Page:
Uncoupling between left ventricular contractility and relaxation after direct-current counter shocks

S. Yasuda, Y. Goto, T. Shishido

Research output: Contribution to journalArticlepeer-review

Abstract

Left ventricular (LV) contractility and relaxation are physiologically coupled on the basis of intracellular calcium cycling. The relation has been reported to be unique. However, this may not be always true if relaxation is predominantly impaired. Direct current counter (DC) shocks develop myocardial interstitial edema, inducing diastolic heart failure. Thus, we hypothesized that LV contractility-relaxation coupling would be altered in an experimental model of diastolic dysfunction by DC shocks. The relation between Emax (LV contractility index) and the time constant of LV pressure decay (tau) was evaluated in isovolumic contraction of seven isolated, blood perfused dog hearts. There existed a hyperbolic relation between Emax and tau in control (= pre-DC) hearts. After the application of five consecutive 80 J DC shocks, Emax was unchanged (from 4.6 ± 1.0 to 5.2 ± 0.8 mmHg.ml-1 100 g) but tau was markedly prolonged (from 36 ± 12 to 74 ± 38 ms, P < 0.01). Thus, DC shocks induced a strikingly upward displacement of the hyperbolic curve compared with the control. The slope of the linear relation between Emax and the reciprocal of tau (= a relaxation velocity index normalized for contractility) significantly decreased after DC shocks. We conclude that the coupling between LV contractility and relaxation is not unique, but can be altered acutely by DC shocks. A dissociation of contractility-relaxation coupling may be of help for distinguishing diastolic heart failure and exploring its pathogenesis.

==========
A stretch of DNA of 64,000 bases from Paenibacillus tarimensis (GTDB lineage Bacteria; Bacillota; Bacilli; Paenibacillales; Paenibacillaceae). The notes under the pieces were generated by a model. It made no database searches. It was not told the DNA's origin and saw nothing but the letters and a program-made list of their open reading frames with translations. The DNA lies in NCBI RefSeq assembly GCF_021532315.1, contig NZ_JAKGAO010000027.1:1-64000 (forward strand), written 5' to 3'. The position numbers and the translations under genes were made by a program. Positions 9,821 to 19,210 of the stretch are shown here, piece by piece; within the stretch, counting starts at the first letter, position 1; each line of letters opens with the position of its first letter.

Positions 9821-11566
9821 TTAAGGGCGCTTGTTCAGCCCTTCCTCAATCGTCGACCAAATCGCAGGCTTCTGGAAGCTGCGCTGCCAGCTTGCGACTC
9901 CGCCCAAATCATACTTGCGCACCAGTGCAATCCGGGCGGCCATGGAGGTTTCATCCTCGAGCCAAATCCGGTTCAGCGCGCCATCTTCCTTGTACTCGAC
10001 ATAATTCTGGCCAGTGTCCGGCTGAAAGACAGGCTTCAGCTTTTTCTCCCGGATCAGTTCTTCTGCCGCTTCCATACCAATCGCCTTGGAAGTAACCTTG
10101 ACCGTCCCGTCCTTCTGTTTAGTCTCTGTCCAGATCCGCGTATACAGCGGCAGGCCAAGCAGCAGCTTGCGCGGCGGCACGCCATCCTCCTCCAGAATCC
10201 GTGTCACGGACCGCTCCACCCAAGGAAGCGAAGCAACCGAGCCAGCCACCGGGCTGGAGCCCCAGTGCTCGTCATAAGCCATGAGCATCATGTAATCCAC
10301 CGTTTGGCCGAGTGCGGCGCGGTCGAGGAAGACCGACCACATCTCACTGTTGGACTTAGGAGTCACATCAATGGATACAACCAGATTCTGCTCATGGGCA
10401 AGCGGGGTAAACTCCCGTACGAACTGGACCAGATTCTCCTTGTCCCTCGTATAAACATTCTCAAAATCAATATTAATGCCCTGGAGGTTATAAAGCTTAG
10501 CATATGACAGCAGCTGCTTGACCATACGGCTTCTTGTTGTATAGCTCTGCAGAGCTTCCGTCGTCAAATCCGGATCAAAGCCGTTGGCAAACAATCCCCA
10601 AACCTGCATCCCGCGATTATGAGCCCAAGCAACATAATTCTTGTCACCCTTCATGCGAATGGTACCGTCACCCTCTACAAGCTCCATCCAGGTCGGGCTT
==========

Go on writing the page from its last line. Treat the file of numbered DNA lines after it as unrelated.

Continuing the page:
Original languageEnglish
Pages (from-to)261-266
Number of pages6
JournalBasic Research in Cardiology
Volume94
Issue number4
DOIs
Publication statusPublished - 1999 Aug
Externally publishedYes

Keywords

  • Defibrillation
  • Heart failure
  • Interstitial space
  • Ventricular function

ASJC Scopus subject areas

  • Physiology
  • Cardiology and Cardiovascular Medicine
  • Physiology (medical)

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